This post was written by Keith Dawson for UBM Tech’s community Web site All LED Lighting, sponsored by Philips Lumileds. It is archived here because the All LED Lighting site has gone dark. This material is Copyright 2013-2015 by UBM Americas.


The Case for Standards-Based Lighting Controls

The electronics firm LG is entering the commercial lighting market with ZigBee-equipped LED fixtures in partnership with Daintree, the standards-based control company.

The two companies announced that LG will build ZigBee (IEEE 802.15.4) controllers into the drivers in its newly introduced commercial LED-based lighting solutions, which will be able to speak out of the box to Daintree's ControlScope management platform.

Recent weeks have seen announcements of commercial lighting control systems from Cree and Philips. But these systems, like most others in the lighting control and building automation spaces, run on proprietary protocols. Some control protocols advanced by industry players may start on the base of a standard such as 802.15.4, but then they layer custom extensions on top of it -- the strategy that Microsoft famously termed "embrace, extend, extinguish."

The power of standards
In theory, standard protocols free customers from the threat of vendor lockin and from concerns about a supplier going out of business -- that is, assuming a sufficient number of vendors offering products based on the standards and copious interoperability testing. pointed out the unusualness of this standards-based foray into control for commercial lighting. "ZigBee is one of several low-power wireless mesh networking standards vying for dominance in the commercial building space. But in the almost completely proprietary smart lighting landscape, it's an outlier."

ZigBee would get a boost if it were endorsed by the Connected Lighting Alliance for commercial networking, as it has been for residential work. Our coverage last December pointed out a few reasons why this outcome seems not unlikely.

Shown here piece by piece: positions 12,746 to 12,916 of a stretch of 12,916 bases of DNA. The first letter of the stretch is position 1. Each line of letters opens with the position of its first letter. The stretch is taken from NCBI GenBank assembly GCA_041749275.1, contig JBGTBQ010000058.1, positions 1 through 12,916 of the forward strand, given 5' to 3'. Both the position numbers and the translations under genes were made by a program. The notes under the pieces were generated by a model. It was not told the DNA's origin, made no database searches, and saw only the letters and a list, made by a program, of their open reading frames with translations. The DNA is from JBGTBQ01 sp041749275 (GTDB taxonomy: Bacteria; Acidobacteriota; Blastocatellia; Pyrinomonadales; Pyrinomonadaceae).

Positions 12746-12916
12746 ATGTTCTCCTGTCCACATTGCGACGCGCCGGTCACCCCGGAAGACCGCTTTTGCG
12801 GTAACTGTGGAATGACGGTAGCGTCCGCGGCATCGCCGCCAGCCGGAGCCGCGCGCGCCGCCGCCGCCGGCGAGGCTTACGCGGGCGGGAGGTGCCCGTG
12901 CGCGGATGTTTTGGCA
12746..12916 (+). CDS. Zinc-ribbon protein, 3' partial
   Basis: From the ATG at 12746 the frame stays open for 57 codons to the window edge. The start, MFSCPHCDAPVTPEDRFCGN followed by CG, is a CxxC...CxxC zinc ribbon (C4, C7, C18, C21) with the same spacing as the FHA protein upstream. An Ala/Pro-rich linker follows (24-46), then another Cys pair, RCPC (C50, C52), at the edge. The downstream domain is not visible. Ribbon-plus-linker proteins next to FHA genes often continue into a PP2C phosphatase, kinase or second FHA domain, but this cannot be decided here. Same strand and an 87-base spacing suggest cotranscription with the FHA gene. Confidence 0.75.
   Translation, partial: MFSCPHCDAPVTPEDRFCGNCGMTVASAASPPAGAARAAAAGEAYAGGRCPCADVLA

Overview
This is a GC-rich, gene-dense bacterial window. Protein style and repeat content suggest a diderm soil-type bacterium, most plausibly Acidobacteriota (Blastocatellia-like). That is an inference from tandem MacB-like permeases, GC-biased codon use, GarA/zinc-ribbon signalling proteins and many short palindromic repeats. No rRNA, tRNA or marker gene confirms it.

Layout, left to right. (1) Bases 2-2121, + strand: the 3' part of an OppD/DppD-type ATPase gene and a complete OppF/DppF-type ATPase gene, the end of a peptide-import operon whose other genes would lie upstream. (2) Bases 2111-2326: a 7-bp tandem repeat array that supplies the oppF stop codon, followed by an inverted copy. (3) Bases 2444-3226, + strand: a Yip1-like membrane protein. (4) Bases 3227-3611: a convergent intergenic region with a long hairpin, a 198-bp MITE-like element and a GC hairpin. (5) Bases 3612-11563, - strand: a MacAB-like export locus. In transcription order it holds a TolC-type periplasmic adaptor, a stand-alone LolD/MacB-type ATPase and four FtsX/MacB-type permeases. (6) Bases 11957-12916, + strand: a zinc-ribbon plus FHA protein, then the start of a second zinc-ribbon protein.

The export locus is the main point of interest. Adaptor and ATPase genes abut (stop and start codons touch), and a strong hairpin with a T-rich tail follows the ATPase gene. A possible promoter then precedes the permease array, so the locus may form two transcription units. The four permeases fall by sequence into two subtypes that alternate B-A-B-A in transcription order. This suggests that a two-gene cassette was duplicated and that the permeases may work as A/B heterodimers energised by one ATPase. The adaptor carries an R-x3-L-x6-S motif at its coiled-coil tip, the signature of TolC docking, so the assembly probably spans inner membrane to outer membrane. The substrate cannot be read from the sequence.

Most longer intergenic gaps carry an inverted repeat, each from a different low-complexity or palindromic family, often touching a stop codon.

Embedded controls are cheaper
LG and Daintree predict that building them in at the factory will save customers 85% over what they would pay for a system with outboard retrofit controls. Much of that savings will come in the installation, even though, in these early days, LG is requiring the use of Daintree-certified installers (as LEDs Magazine pointed out). The companies are gambling that embedded controls will be so common -- so near universal -- in new commercial LED lighting that customers will routinely accept their additional cost.

New kid on the block
LG is offering troffers, retrofit downlamps, MR16s, and a flat lighting technology called F.I.L.M. (There's also a retrofit kit to replace fluorescent tubes.) All are available with ZigBee in the driver, integrated by Daintree and manufactured by LG.

Daintree has sold outboard control modules for LED retrofits in the past -- that was the technology used in the Massachusetts manufacturing retrofit we wrote about a year back. And Daintree had deals a couple of years ago to supply modules for Philips and Cree commercial solutions. But Daintree didn't assume it would be in the module business forever. Integrated ZigBee was always the aiming point, as demonstrated by the company's work with the chipset vendor Marvell last year. The resulting ZigBee on a chip is incorporated into lighting products from Samsung and Orama. Daintree was adding value via its ControlScope software.

— Keith Dawson Circle me on Google+ Follow me on Twitter Visit my LinkedIn page, Editor-in-Chief, All LED Lighting

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